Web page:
Miami Dolphins offensive tackle Laremy Tunsil, who slipped to No. 13 after a video surfaced on social media right before the NFL Draft got underway, is not expected to begin his pro career under the league's substance-abuse program.
A source told ESPN that the rookie is expected to get a clean slate from the NFL but the league will closely monitor and support Tunsil in the event intervention is needed.
The Ole Miss offensive tackle's draft stock plummeted -- including being passed over by the Baltimore Ravens with the No. 6 overall pick -- amid a series of social media posts on allegedly hacked accounts belonging to him just minutes before the start of the draft. A video posted on Twitter showed him smoking marijuana through a bong while wearing a gas mask.
The Dolphins and Tunsil confirmed the video was from two years ago.
"I do not have a drug problem," Tunsil told the Miami media on Friday. "You can check all my college tests. I never failed one."
There is a "behavior" clause in the NFL's collective bargaining agreement that made it possible for Tunsil to enter Stage 1 of the program but the league will give Tunsil a fresh start, according to the ESPN.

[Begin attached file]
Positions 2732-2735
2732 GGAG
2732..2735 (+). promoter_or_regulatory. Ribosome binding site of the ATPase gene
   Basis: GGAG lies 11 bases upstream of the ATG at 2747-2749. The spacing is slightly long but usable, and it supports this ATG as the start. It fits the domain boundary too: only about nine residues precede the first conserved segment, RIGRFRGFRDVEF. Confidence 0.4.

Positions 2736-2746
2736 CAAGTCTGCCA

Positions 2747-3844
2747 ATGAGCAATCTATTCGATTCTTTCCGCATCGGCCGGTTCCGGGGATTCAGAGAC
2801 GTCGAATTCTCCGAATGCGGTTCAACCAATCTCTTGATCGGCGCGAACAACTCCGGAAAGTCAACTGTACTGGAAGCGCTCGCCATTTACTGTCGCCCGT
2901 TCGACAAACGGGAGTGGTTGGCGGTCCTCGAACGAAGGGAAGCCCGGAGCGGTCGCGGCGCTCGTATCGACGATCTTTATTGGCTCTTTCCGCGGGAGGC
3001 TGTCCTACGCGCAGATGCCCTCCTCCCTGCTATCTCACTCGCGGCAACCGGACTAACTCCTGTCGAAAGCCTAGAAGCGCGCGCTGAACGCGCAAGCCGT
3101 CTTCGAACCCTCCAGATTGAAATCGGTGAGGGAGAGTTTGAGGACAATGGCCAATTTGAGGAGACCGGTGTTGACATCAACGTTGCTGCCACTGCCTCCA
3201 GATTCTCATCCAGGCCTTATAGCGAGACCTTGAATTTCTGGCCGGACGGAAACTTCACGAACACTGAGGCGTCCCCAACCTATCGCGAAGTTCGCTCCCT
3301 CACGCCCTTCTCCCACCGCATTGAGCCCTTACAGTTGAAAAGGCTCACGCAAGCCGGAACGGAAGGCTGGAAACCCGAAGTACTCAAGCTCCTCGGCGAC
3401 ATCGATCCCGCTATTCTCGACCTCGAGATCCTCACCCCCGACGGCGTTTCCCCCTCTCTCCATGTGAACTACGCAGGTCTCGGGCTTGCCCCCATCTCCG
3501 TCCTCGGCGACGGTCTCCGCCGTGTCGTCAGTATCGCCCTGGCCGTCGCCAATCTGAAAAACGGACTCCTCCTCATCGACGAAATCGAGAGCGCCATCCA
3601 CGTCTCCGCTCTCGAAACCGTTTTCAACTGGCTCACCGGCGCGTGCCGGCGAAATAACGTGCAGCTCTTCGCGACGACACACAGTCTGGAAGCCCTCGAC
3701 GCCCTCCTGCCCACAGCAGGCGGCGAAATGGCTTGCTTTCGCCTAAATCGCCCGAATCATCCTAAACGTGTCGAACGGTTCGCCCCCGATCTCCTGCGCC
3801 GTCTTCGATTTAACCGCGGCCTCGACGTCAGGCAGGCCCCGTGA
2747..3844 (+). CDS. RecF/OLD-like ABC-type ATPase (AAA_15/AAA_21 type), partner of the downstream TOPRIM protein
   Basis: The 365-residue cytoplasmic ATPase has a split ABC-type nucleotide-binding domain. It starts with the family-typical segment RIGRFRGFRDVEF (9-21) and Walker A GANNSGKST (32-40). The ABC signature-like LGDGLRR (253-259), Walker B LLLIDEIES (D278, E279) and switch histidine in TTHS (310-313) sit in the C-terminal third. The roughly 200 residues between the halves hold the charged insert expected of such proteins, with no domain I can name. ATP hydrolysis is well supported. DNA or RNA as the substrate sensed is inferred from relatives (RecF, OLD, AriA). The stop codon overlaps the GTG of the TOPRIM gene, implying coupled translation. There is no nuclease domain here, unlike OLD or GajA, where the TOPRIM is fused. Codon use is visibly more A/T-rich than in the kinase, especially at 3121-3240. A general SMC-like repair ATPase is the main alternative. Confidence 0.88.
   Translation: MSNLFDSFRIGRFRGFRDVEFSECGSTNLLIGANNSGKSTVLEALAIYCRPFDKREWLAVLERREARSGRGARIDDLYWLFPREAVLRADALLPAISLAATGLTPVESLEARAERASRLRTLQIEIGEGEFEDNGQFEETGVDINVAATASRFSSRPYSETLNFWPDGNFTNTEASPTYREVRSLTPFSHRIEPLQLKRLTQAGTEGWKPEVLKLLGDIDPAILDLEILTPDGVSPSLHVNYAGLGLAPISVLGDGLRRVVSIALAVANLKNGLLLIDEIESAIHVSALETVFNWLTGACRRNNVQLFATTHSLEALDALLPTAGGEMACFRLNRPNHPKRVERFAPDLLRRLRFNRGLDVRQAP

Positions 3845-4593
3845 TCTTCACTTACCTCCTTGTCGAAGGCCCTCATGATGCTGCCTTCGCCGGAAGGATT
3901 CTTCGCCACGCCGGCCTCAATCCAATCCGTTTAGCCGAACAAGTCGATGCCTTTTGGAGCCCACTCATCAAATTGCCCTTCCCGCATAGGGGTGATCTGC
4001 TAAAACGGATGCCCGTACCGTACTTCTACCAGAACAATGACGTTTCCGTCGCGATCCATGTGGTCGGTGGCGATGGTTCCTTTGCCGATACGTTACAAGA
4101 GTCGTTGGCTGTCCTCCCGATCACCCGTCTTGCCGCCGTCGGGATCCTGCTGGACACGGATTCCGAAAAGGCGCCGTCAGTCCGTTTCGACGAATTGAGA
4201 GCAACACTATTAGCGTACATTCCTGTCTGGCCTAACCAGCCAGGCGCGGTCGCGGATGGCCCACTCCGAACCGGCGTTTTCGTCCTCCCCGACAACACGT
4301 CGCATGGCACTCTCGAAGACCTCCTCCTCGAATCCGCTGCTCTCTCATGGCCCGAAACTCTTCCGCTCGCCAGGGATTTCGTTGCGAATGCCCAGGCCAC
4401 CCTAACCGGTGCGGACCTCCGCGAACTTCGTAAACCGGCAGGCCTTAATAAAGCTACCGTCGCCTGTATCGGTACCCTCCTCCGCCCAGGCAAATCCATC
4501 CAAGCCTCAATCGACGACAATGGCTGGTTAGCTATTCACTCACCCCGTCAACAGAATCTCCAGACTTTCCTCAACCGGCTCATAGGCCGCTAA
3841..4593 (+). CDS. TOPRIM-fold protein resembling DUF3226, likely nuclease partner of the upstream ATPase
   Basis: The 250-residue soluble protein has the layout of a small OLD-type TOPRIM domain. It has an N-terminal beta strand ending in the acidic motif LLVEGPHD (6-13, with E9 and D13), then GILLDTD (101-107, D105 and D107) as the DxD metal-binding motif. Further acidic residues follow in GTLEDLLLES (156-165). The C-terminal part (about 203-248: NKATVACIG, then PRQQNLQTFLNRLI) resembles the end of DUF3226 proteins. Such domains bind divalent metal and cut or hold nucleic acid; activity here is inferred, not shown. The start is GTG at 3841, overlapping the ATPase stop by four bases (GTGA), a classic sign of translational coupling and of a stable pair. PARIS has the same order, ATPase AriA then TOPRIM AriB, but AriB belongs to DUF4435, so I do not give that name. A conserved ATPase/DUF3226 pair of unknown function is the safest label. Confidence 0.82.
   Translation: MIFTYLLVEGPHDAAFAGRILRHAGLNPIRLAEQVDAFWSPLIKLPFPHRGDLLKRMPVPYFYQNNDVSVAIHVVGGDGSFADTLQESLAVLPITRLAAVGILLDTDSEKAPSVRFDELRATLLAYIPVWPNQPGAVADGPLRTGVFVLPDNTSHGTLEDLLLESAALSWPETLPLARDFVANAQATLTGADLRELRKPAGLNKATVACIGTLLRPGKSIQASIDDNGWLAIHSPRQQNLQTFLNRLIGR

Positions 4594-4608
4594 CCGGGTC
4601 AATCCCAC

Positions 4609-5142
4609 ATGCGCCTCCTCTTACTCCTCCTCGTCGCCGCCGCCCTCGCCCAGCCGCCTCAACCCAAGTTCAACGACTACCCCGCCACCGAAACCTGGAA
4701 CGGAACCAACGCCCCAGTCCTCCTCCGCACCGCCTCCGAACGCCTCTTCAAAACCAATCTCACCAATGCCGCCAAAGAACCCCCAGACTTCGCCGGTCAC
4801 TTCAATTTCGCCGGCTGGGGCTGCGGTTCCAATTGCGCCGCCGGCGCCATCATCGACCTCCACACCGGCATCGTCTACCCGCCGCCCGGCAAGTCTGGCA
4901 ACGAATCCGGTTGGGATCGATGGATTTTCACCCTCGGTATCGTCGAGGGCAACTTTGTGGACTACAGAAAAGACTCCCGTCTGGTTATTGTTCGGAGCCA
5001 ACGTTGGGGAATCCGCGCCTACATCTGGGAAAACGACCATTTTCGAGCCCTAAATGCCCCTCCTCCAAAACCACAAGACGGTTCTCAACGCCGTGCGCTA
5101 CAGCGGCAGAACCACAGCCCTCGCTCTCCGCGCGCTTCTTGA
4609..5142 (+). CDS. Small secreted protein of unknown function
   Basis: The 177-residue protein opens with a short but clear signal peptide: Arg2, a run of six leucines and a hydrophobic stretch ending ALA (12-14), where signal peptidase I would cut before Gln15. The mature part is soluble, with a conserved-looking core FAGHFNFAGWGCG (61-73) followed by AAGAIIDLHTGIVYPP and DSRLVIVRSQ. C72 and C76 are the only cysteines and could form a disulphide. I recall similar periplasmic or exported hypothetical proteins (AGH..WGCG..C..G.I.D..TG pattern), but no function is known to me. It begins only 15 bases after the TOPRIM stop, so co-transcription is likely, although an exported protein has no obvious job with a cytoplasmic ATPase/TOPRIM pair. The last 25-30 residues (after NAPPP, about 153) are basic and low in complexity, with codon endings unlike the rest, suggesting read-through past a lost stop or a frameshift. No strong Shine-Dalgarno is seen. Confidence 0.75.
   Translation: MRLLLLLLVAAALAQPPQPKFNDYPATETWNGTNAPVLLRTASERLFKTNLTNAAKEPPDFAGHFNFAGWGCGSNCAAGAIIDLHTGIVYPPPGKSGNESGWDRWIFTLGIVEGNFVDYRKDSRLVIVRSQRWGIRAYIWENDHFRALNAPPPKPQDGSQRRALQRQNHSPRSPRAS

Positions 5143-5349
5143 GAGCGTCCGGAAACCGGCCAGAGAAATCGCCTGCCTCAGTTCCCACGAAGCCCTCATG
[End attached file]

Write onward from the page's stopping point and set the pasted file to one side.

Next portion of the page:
The 21-year-old Tunsil admits he is coming to Miami with a lot to prove.
"Don't question my character," Tunsil said. "You can't judge a book by its cover. I'm a good person. I'm a laid-back guy. I don't do much."
Dolphins owner Steve Ross said he wasn't discouraged from drafting Tunsil.
"I think a lot of work was done for months and months," Ross said. "Two hours before the draft (the video is released), it's totally someone out to get the guy. It's not a question of this guy changed overnight. And the work we've done on him, the people we talked to, and even subsequently we continued that, and meeting the kid you know this a good kid. It's going to be a great choice."
In addition to the video posted, screenshots surfaced on Tunsil's Instagram account Thursday night of a text conversation he allegedly had with Ole Miss director of football operations John Miller in which Tunsil asked for money to help his mother pay recent electric bills.